<![CDATA[Burpee Community - ]]> http://www.burpee.com/community/discussion/634/tomatoes- en-US Burpee //d1l316k04n1hna.cloudfront.net/static/images/burpee-favicon.png 16 16 Burpee http://www.burpee.com/community/ <![CDATA[Re: Tomatoes ]]> http://www.burpee.com/community/discussion/634/tomatoes-?commentid=1862 I think I could help you better if I could know your location/climate and whether you are growing your tomatoes in the ground or in containers. Nevertheless, here goes:

The great majority of tomato problems are related to inadequate or unhealthy root systems. The most common cause of root system failure is disease, such as the fungal diseases: verticillium wilt and fusarium wilt, as well as nemotodes. The best way to combat these is to plant disease resistant varieties and to rotate your crops so that you don't grow solanaceae family plants in the same ground within 3 years of each other. Another problem could be improper pH, since tomatoes prefer acid soil. Tomatoes can also suffer from too much water or too little, or two much variation between the two. Tomatoes prefer consistant "even moisture", not too much, not too little, and tomato plants attempt to achieve this balance by sending their roots down deeply in the soil. For this reason, tomatoes really respond well to being deeply dug, even as deeply as 2 feet down if you can manage it. I get my best tomato crops from deeply dug beds in which a lot of oganic matter has been added in, as well as a source of calcium such as bone meal (to prevent blossom end rot). Mulching on top also prevents weeds and adds to the consistent moisture that tomatoes love. Excessive afternoon sun can be a problem in hot climates, so some afternoon shade can also be helpful. If you are growing in containers then the same principles apply. The bigger and deeper the container, the better. Tomatoes are large plants with even larger root systems and they do NOT like to be crowded by too small of a container or competing against other plants, including other tomato plants. (My guess is that your tomato plants probably simply outgrew their growing space.)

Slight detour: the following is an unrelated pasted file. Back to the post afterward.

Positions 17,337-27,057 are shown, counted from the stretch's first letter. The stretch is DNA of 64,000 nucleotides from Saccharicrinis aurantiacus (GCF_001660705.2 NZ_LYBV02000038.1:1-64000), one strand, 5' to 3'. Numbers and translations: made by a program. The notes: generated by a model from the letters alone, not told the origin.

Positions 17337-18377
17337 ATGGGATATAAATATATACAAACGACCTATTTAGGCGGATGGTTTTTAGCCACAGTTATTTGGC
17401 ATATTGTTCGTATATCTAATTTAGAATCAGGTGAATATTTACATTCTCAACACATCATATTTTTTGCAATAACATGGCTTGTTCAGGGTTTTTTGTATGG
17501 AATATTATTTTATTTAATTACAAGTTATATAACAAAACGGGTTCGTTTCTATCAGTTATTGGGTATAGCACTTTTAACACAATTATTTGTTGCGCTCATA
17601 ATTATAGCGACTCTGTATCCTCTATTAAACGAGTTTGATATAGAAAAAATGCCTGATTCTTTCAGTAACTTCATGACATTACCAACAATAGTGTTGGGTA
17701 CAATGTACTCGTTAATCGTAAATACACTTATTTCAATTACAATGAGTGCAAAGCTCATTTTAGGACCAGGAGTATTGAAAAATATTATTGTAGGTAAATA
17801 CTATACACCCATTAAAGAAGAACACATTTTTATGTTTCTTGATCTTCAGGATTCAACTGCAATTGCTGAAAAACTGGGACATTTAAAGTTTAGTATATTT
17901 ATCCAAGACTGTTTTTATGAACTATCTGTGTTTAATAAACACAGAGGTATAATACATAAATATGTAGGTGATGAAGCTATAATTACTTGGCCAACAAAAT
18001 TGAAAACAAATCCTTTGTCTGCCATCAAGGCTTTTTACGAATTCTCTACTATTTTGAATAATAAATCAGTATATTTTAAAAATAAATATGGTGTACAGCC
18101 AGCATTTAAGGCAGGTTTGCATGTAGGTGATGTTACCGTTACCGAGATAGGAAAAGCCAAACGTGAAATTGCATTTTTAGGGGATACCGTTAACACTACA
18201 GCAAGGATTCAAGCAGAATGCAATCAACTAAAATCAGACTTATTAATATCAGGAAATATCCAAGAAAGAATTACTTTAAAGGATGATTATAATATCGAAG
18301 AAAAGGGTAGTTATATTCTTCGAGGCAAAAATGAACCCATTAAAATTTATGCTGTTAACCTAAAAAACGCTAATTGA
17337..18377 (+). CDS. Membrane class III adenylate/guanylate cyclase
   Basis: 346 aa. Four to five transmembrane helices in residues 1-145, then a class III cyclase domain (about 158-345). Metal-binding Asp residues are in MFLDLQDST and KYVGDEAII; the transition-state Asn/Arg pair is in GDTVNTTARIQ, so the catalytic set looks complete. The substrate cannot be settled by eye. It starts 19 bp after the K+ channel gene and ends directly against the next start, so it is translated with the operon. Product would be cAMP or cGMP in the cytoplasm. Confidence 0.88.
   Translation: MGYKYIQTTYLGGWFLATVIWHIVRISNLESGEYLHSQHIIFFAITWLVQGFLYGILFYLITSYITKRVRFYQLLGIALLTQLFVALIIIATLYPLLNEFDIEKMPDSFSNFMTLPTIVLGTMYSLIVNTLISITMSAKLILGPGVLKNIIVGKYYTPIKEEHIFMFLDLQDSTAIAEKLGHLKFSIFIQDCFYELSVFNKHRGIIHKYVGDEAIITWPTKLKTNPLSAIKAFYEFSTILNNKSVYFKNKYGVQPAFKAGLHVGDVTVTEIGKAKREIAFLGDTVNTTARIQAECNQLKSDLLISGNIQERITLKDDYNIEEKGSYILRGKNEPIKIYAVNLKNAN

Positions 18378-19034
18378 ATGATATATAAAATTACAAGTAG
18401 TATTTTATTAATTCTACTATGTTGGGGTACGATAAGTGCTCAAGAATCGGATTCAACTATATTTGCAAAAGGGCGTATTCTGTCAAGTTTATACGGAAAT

Good luck

http://www.burpee.com/community/discussion/634/tomatoes-?commentid=1862 May 6, 2013
August 17, 2013 August 17, 2013 <![CDATA[Re: Tomatoes ]]> http://www.burpee.com/community/discussion/634/tomatoes-?commentid=2007 Is it early blight? If so, your plants may be spaced to close or be getting too wet.  You can try a copper spray early in the season for some degree of prevention.

http://www.burpee.com/community/discussion/634/tomatoes-?commentid=2007 August 17, 2013